Following MERS, South Korea also developed a crisis management infrastructure, including a system for communicating health information among officials and between the government and the public. This infrastructure, together with mandated mask-wearing, allowed the country to avoid a lockdown in response to COVID-19. “Centralized leadership and clear chain of command was very important,” says Oh. Although South Korea was among the first countries to report a case of COVID-19, its death rate from the disease as of mid-July was only 5.6 per 1 million people. By comparison, Italy’s was 579.1 and the United States’ was 420.
New Zealand also has maintained a very low per capita death rate – only 4.5 per 1 million people as of mid-July. However, that nation took a different tack than South Korea, including a strict lockdown and very tight border controls. (One similarity with South Korea, however, was that New Zealand also ramped up its testing capabilities quickly.) In the United States, the response was closer to the one taken in New Zealand, focusing largely on stay-at-home orders.
But at least one UCSF expert, Dorothy Porter, PhD, a professor of anthropology, history, and social medicine, considers stay-at-home orders a “blunt, draconian, universal tool,” that has been used to contain disease for centuries. She recently wrote an article for Perspectives in Medical Humanities surveying the use of such orders from the time of the bubonic plague to the current crisis.
Because South Korea didn’t require people to shelter in place during the COVID pandemic unless there was concern they were infected, Porter says, life went on as usual for most South Koreans, leaving that country’s economy relatively unaffected. “They didn’t have to close down their economy because they could just focus the quarantine on those already infected,” she explains. On the other hand, although New Zealand’s strict lockdown has had a significant economic impact, its restrictions have been so successful in tamping down the spread of the coronavirus that a recent poll showed 87% of residents approve of the way the government has handled the pandemic.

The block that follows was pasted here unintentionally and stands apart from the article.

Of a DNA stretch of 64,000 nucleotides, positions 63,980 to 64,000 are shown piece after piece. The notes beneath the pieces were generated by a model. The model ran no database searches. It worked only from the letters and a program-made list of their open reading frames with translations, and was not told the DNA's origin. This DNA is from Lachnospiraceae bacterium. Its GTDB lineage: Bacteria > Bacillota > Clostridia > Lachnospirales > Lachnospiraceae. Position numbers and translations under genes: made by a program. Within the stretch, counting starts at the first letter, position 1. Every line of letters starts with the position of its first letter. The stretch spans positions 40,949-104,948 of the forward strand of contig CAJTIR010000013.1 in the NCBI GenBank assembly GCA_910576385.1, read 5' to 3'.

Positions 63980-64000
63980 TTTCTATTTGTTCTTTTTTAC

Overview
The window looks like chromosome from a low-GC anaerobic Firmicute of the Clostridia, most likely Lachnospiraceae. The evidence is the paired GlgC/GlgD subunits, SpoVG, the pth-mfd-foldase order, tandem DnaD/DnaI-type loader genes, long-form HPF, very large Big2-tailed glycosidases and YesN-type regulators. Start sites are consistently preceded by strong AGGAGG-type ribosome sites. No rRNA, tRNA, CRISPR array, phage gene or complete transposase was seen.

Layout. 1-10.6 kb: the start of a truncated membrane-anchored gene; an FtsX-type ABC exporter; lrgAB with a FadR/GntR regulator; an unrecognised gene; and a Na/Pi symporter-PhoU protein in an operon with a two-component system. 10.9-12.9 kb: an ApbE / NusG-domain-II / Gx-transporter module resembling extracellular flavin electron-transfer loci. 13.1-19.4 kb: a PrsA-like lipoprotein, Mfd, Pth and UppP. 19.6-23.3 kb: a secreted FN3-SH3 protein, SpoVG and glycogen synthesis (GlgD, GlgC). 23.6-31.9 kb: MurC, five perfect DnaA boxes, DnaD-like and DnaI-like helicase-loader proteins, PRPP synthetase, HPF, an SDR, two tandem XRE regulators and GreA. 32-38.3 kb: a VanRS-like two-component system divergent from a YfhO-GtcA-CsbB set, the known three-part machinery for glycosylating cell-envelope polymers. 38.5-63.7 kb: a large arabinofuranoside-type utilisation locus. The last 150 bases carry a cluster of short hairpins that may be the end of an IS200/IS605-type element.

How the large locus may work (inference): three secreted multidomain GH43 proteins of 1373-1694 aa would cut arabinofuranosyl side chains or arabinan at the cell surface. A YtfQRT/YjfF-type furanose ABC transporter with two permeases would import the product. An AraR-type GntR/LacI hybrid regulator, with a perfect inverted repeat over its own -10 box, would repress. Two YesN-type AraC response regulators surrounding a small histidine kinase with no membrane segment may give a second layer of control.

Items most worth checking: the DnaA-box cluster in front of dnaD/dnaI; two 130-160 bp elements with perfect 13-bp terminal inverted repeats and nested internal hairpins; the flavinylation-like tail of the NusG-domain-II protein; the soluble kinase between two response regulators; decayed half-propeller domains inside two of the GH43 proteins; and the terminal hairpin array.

Politicians have to give more authority to health professionals and support their work, rather than spinning the pandemic for their own gain.”
One of the most significant differences between the United States and those two countries – which both achieved very positive outcomes, albeit through divergent strategies – is the United States’ lack of a coordinated, consistently applied strategy. Mask-wearing was mandated in some states, recommended in others, and mocked in a few. Stay-at-home orders were strongly enforced in some states, loosely followed in others, and not even considered in a few. The availability of testing, as well as of sufficient personal protective equipment, was also patchy. Greater coordination and consistency likely would have resulted in fewer deaths as well as less economic turmoil, experts believe. In addition, Oh advises that whenever another pandemic arises, barriers to test development and deployment should be eliminated much earlier, as they were in South Korea and New Zealand.
Yet perhaps the biggest obstacle to developing an effective response to a pandemic lies in turning a scientific issue into a polarizing political one. “The degree of politicization of the COVID-19 pandemic is really a fundamental problem,” Oh says. “Politicians have to give more authority to health professionals and support their work, rather than spinning the pandemic for their own gain.”
Facing the future
Addressing COVID-19 in this country for however long the crisis remains – and preparing for the next outbreak – won’t be easy. It will require developing strategies for infection containment, vaccine development and distribution, testing capability, contact-tracing infrastructure, and the production of personal protective equipment. It will also require careful consideration of which strategies to emphasize and then clear communication with government officials and the public.
A country’s culture also comes into play when confronting a pandemic. The willingness of a group of people to prioritize the common good over individual liberty affects how readily a populace is likely to adhere to tactics intended to control the spread of disease. Ultimately, policymakers will need to consider what we should do and what we have the political will to do whenever “next time” rolls around; they must give scientists and public health authorities a seat at the table, allowing these experts to offer advice, and then make the best recommendations they can.
For as any infectious disease expert will tell you: The question isn’t whether we’ll suffer another pandemic. The question is when.